From Counter History to Narration of Identity: A Postmodernist Reading of Ishmael Reed’s Flight to Canada

Seyed Bakhtiar Sadjadi, Somayeh Ghorbani

Abstract


By undermining the fundamental presuppositions of the Enlightenment and modernist approaches to history which had been dominant for centuries, the poststructuralist philosophy offered a new outlook in defining history by foregrounding its ontology. One such poststructuralist approach to history is that of the American philosopher of history, Hayden White. By proposing historical sublime, White challenged the rudimentary assumptions of Enlightenment/modernist philosophies of history to render them ineffectual and insufficient. Parallel to the development of poststructuralist philosophy of history, historiographic meta-fiction burgeoned to criticize the traditional attitudes towards history by, for instance, intermingling the historical and the fictional, as well as by employing narratological techniques of its own. In the preset article, while providing a comparative study of the major approaches to history, namely, the Enlightenment and modernist on the one hand and the poststructuralist on the other, it is attempted to analyze Ishmael Reed’s 1976 novel Flight to Canada in order to investigate the strategies and novelistic techniques by the help of which he manifested the poststructuralist tenets to history. By reading the novel in terms of White’s critical key concepts on history, it could be argued that in deconstruction the fundamental conventions of historiography and of the classical slave narrative. Reed constructs an apocryphal history of the American Civil War period. Such a counter-history provides a new narration of history by the help of which Reed foregrounds the history of the black people as a racial minority and makes their silenced voices heard and acknowledged. This new narration of history in turn leads to a new narration of identity in which Reed distances his narrative from the traditional essentiality accounts of identity and welcomes instead the poststructuralist constructivism.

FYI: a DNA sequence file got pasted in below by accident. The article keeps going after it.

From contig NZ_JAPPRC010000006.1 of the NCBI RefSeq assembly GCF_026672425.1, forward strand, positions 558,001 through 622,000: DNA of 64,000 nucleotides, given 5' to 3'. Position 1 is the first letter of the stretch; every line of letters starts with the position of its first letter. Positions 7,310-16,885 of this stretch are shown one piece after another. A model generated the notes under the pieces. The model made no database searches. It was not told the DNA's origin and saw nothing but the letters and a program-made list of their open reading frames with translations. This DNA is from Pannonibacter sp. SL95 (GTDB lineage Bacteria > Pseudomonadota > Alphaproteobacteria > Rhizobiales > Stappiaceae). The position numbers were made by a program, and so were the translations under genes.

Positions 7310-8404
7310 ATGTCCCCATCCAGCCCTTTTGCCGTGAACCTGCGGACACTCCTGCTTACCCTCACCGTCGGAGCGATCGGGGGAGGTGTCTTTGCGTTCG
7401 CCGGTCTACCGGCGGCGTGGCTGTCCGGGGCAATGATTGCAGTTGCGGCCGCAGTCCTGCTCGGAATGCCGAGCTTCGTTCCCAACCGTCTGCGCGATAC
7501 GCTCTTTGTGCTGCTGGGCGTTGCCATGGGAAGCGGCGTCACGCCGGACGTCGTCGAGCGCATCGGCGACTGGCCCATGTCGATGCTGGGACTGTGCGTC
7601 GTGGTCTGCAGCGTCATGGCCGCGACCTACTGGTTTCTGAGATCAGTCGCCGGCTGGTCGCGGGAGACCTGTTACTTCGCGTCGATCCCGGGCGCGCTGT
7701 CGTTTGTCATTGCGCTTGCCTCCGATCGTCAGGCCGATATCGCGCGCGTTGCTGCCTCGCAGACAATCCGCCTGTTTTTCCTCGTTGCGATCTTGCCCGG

Keywords


Anachronism; Historiographic meta-fiction; History; Identity; Postmodernism; Teleology

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DOI: http://dx.doi.org/10.3968/8900

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